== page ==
Fri, 27 Oct 2023 - 16:11



Shadow Minister for Science and the Arts

Shadow Minister for Government Services and the Digital Economy

Manager of Opposition Business in the House



Drive with Chris O’Keefe

27 OCTOBER 2023

CHRIS O'KEEFE: If you rely on Centrelink payments, you've been waiting longer for those payments than you used to because there's new data out from Services Australia today will data that had to be pried out of Services Australia today. It wasn't forthcoming or volunteered all that easily. Now it's not a good look for the Albanese Government. That's why it wasn't forthcoming. Have a listen to how long it is now taking the Government to process Centrelink payments and claims. So for the additional child care subsidy and transition to work in the financial year 2022, 2023, it took 39 days on average. So last year, 39 days this year 98 days on average. So 39 under the previous government, 98 under Albanese and his Minister Bill Shorten, 100 days to get a payment. Seriously, it's a similar story for the disability support pension last year that took 46 days to process. This year it's 80 days aged pension, 33 days last year, this year 61 days and for dad and partner pay last year, 20 days this year, 56 days now. And for people on the low income card, that payment took 16 days that was pretty good. So a little over two weeks it took last year on the people on the low income card. Now it's taking 48 days. This is pretty disappointing isn't it, because every single claim time has practically doubled under Anthony Albanese and his minister, Bill Shorten. Now this is a cost of living crisis. It's not of anyone's making, but we're in one and you know, Centrelink is there and social welfare is there for people who need it a desperate times in their lives to help them be able to sustain themselves. And we've got what you're talking about three months in some cases to get your hands on payments that you're entitled to via Centrelink. 131873 if this is impacting you. Paul Fletcher He's the Shadow minister for Government Services and he's on the line now. Paul, thanks for your time. These stats, any reason why they've effectively doubled across all categories?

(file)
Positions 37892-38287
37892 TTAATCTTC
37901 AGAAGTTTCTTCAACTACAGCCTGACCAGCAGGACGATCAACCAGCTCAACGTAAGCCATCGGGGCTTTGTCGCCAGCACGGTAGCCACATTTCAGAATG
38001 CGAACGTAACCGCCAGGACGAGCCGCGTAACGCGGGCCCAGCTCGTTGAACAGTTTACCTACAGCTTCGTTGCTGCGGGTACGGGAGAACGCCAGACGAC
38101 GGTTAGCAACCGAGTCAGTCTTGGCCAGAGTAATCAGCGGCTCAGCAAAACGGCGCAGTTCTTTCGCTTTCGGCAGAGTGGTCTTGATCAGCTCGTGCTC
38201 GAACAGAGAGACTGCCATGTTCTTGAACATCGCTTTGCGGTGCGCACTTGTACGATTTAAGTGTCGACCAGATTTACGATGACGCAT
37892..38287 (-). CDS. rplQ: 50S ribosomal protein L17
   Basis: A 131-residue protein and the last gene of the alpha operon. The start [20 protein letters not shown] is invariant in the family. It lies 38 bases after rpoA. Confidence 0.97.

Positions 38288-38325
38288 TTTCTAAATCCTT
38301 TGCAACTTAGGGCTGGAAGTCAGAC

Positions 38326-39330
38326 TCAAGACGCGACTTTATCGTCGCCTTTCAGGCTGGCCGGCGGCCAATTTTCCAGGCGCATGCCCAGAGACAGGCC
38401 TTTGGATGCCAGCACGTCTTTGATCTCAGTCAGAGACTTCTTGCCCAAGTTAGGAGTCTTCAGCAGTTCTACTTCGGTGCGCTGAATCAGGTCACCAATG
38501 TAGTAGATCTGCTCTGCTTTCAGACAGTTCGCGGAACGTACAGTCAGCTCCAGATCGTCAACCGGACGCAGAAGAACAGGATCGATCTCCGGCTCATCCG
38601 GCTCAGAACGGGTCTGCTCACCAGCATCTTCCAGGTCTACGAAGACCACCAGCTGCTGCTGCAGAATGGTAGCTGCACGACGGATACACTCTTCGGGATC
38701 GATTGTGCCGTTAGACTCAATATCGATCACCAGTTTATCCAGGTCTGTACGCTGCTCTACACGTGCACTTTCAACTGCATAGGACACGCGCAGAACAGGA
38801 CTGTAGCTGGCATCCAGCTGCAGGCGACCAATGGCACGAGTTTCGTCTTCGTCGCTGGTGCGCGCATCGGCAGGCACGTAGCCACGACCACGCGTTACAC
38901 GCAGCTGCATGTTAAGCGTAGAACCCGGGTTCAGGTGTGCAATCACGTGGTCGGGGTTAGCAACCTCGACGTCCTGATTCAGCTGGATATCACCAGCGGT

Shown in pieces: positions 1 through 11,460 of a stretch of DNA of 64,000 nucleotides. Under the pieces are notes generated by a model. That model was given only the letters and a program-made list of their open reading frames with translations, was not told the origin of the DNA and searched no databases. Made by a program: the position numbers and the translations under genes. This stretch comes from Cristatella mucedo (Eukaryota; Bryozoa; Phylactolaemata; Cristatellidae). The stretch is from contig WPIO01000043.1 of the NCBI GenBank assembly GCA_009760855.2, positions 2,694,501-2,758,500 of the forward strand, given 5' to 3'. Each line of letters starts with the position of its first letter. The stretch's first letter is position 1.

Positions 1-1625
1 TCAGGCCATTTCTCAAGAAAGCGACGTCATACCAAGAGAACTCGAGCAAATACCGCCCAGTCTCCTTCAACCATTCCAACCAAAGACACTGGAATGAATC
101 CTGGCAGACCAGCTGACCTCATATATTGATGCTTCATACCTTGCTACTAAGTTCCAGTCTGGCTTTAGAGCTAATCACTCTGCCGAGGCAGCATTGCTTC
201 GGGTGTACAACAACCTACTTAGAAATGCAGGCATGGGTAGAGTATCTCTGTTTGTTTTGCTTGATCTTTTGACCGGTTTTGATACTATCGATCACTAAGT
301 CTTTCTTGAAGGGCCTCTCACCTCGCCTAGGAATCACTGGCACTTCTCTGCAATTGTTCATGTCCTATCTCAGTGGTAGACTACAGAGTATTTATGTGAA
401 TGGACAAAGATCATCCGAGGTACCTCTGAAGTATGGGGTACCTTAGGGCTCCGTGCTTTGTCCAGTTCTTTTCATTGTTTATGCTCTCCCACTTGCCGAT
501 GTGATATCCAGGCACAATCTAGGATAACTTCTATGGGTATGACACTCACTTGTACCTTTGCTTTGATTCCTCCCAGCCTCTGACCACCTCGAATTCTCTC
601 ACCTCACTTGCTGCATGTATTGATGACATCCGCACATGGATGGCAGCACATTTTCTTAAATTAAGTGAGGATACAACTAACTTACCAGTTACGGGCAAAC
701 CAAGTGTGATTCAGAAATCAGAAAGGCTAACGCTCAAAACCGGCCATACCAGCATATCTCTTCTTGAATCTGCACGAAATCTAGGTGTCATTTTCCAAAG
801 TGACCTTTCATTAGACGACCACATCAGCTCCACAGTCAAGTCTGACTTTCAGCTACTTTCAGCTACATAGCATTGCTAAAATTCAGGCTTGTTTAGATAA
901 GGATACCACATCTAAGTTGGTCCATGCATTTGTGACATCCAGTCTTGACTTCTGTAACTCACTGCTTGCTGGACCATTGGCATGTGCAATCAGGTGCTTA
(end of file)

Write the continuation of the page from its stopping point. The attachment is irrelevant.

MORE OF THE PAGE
PAUL FLETCHER: Well, good to be with you, Chris And as you said in your intro, this is pretty serious stuff. So, for example, age pension, you know, you have to apply for it. So you might be coming to the end of your working time. You breached the age eligibility, but you're now 61 day wait between you lodging the application and being processed. So why is it happening? Well, look, there is some increase in the number of cases that are coming in to Services Australia. This was confirmed during estimates this week. As you said, we had to prise this data out of the government. This is what some of the officials said.

CHRIS O'KEEFE: You say an increase. How many more?

PAUL FLETCHER: Oh, look, they didn't give the precise figures, but as you rightly said, we're in a cost of living crisis. So that is generating some additional eligibility on the part of Australians. But the real point is Australians I think, should expect that Bill Shorten is the Minister and Services Australia as the agency would be able to respond to these circumcise agencies and find ways to keep those service levels up. But at the moment it's Australians and as you say, in many cases vulnerable Australians who are really suffering.

CHRIS O'KEEFE: But it is important to be fair to the Government if you're looking at massive, spikes in aged pension applications, disability support, pension applications, additional childcare subsidy, transition to work applications, that would then make sense as to why the wait times have doubled.